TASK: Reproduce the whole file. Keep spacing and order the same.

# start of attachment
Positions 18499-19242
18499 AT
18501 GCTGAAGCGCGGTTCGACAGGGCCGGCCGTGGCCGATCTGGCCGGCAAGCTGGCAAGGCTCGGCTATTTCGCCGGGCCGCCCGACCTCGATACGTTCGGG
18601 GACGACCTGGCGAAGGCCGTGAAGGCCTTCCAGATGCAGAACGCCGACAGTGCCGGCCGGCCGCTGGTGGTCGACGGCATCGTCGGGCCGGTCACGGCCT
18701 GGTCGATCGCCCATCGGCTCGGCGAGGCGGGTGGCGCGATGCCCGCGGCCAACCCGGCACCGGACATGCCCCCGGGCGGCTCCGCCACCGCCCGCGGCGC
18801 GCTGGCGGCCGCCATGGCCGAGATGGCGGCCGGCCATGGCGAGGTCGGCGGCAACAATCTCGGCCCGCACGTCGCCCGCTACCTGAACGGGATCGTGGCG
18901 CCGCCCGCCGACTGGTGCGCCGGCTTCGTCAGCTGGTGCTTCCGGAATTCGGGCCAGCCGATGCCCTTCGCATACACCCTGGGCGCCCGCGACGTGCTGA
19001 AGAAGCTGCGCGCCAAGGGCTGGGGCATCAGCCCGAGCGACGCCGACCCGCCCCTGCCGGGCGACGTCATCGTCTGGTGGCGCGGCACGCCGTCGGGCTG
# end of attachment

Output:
Positions 18499-19242
18499 AT
18501 GCTGAAGCGCGGTTCGACAGGGCCGGCCGTGGCCGATCTGGCCGGCAAGCTGGCAAGGCTCGGCTATTTCGCCGGGCCGCCCGACCTCGATACGTTCGGG
18601 GACGACCTGGCGAAGGCCGTGAAGGCCTTCCAGATGCAGAACGCCGACAGTGCCGGCCGGCCGCTGGTGGTCGACGGCATCGTCGGGCCGGTCACGGCCT
18701 GGTCGATCGCCCATCGGCTCGGCGAGGCGGGTGGCGCGATGCCCGCGGCCAACCCGGCACCGGACATGCCCCCGGGCGGCTCCGCCACCGCCCGCGGCGC
18801 GCTGGCGGCCGCCATGGCCGAGATGGCGGCCGGCCATGGCGAGGTCGGCGGCAACAATCTCGGCCCGCACGTCGCCCGCTACCTGAACGGGATCGTGGCG
18901 CCGCCCGCCGACTGGTGCGCCGGCTTCGTCAGCTGGTGCTTCCGGAATTCGGGCCAGCCGATGCCCTTCGCATACACCCTGGGCGCCCGCGACGTGCTGA
19001 AGAAGCTGCGCGCCAAGGGCTGGGGCATCAGCCCGAGCGACGCCGACCCGCCCCTGCCGGGCGACGTCATCGTCTGGTGGCGCGGCACGCCGTCGGGCTG